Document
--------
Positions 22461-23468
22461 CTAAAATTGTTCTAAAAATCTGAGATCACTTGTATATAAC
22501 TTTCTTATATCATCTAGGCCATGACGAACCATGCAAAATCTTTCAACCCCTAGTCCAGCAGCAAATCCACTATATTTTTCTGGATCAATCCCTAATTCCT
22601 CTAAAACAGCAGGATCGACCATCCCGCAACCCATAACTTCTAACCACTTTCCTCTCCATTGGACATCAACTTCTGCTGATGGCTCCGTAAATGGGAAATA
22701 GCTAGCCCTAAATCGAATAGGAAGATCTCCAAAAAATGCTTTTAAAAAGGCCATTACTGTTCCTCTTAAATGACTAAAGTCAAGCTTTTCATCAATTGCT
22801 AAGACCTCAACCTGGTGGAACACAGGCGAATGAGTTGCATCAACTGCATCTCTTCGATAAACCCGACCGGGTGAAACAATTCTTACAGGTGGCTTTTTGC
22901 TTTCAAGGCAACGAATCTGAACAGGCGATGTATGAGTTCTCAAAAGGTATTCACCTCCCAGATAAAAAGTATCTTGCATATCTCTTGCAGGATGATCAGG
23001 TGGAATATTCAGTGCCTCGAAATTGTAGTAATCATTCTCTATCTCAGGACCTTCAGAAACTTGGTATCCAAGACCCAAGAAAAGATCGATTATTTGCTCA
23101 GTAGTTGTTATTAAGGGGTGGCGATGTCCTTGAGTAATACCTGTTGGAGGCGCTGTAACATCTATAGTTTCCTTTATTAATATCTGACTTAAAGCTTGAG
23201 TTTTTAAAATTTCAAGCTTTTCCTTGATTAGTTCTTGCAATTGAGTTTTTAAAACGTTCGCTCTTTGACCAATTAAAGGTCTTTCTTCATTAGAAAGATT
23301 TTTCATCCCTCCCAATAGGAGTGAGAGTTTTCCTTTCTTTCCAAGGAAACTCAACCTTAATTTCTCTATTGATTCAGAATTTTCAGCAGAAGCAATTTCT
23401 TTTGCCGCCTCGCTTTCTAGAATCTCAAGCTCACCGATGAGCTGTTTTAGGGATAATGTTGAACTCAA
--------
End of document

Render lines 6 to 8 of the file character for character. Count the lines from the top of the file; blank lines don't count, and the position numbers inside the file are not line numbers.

22801 AAGACCTCAACCTGGTGGAACACAGGCGAATGAGTTGCATCAACTGCATCTCTTCGATAAACCCGACCGGGTGAAACAATTCTTACAGGTGGCTTTTTGC
22901 TTTCAAGGCAACGAATCTGAACAGGCGATGTATGAGTTCTCAAAAGGTATTCACCTCCCAGATAAAAAGTATCTTGCATATCTCTTGCAGGATGATCAGG
23001 TGGAATATTCAGTGCCTCGAAATTGTAGTAATCATTCTCTATCTCAGGACCTTCAGAAACTTGGTATCCAAGACCCAAGAAAAGATCGATTATTTGCTCA